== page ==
Virgin Australia is set to retrench another 150 head office staff as continuing state border closures severely curtail its finances.
The airline relocated its head office at the weekend from Bowen Hills in Brisbane’s inner north to South Brisbane, on the other side of the Story Bridge.
New owners Bain Capital, a US private equity firm, have been forced to keep retrenching staff as state border closures squeeze the domestic tourism industry.
Virgin chief executive Paul Scurrah, who remained in the role when the airline was placed into voluntary administration in April, has sent staff a note warning another 150 head office jobs were set to go, on top of the 250 positions made redundant in August.
Virgin Australia is set to retrench 250 head office staff as continuing state border closures severely curtail its finances. Pictured are Virgin planes grounded in Sydney
A Virgin Australia spokeswoman confirmed Mr Scurrah had told staff state border closures were hurting the finances of the airline.
‘We have informed our people of some minor structural changes which will position the business for the transition period that lies ahead of us,’ she told Daily Mail Australia.
‘Unfortunately this will result in around 150 roles being impacted in the corporate and head office workforce, and we will support all team members closely through this process.’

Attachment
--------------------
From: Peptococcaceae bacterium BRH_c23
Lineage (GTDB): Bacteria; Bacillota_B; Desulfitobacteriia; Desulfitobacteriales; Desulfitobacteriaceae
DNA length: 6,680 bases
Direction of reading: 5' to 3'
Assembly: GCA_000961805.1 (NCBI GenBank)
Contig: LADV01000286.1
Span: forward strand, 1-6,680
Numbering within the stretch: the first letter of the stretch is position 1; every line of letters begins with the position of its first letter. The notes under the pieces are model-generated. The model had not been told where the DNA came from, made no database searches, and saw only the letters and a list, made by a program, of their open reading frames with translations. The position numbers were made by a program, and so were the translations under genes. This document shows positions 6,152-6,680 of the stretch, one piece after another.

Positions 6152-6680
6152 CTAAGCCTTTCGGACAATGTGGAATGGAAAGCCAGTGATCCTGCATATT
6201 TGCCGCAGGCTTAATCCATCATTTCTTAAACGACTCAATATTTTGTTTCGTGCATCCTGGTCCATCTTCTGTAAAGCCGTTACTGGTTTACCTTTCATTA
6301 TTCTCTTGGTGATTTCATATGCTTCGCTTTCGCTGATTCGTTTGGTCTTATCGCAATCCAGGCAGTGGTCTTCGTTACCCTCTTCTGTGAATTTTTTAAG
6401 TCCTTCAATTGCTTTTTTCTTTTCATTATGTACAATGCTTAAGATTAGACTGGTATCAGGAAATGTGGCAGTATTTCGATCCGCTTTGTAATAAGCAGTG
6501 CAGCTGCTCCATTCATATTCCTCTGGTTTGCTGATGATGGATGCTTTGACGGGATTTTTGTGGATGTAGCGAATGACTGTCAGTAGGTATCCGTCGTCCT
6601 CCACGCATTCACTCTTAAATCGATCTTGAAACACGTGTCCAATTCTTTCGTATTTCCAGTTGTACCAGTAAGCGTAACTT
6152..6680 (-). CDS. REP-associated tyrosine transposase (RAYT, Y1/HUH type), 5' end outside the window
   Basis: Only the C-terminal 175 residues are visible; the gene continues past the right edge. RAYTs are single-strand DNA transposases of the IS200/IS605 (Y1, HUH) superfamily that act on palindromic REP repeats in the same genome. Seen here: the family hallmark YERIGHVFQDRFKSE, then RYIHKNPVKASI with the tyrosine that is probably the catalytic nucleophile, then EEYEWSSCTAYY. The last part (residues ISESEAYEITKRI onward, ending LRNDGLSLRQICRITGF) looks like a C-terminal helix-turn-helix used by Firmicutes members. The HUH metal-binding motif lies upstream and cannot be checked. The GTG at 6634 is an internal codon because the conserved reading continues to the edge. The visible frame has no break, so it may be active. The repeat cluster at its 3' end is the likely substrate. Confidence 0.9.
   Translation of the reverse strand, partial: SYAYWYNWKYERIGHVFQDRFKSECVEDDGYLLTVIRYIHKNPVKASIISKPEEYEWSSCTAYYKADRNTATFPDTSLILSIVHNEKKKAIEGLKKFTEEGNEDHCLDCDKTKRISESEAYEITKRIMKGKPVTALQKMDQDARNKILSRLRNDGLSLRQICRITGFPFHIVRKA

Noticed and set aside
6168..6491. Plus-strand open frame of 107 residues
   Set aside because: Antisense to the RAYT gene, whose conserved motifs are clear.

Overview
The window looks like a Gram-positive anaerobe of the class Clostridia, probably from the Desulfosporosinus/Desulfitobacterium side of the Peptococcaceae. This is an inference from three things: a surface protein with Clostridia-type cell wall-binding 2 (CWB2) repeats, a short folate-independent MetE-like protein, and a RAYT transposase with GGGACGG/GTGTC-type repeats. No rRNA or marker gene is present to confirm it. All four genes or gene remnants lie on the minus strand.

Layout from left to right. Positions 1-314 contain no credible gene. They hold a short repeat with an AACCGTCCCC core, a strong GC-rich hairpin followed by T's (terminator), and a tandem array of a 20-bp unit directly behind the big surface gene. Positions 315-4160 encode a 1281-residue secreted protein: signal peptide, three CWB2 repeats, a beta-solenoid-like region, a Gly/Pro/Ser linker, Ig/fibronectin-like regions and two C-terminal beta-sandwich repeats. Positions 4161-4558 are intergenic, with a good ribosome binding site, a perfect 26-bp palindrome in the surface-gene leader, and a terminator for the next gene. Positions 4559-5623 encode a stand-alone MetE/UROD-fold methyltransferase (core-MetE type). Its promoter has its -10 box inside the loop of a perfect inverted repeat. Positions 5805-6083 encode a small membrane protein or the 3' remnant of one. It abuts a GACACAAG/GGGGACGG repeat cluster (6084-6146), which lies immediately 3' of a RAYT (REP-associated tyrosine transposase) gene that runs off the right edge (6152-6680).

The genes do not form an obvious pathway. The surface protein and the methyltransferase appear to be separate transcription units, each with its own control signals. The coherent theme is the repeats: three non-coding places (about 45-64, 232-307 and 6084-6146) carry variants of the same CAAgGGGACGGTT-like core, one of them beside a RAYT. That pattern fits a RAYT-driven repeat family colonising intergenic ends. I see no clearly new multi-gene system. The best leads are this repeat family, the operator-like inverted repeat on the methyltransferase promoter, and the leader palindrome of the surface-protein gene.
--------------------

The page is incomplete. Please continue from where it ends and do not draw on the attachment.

Virgin Australia told the Australian Securities Exchange on Monday it had relocated its head office to Grey Street in South Brisbane.
A Virgin Australia spokeswoman confirmed Mr Scurrah had told staff state border closures were hurting the finances of the airline. Pictured are empty check-in terminals at Sydney domestic airport
‘We have also been required to review the number of head office team members currently stood up, with a view to make additional stand downs over the coming weeks,’ the spokeswoman said.
Virgin losses by year
Source: Virgin Australia Holdings annual reports showing the statutory net loss after tax for the full year
The retrenchments are set to affect corporate affairs staff, who are not part of an enterprise bargaining agreement, as Queensland continues to ban all residents of New South Wales and the Australian Capital Territory and Western Australia remains cut off from the rest of the country.
‘This crisis is having an extraordinary impact on our industry and our people and making decisions which impact their lives is never easy,’ the Virgin spokeswoman said.
‘However, with the borders remaining closed and travel demand low, we must continue to make the tough calls to help see us through this pandemic.’
They will be eligible for JobKeeper wage subsidies, which are being reduced from $1,500 to $1,200 a fortnight for those working more than 20 hours a week.
Even before the pandemic, Virgin Australia had made a statutory net loss after tax during eight of the past ten financial years as its former CEO John Borghetti sought to take market share away from his former employer Qantas.
In April, just a month after Australia closed its border to non-citizens and non-residents, Virgin appointed Vaughan Strawbridge, the partner of restructuring services firm Deloitte, to act as administrator.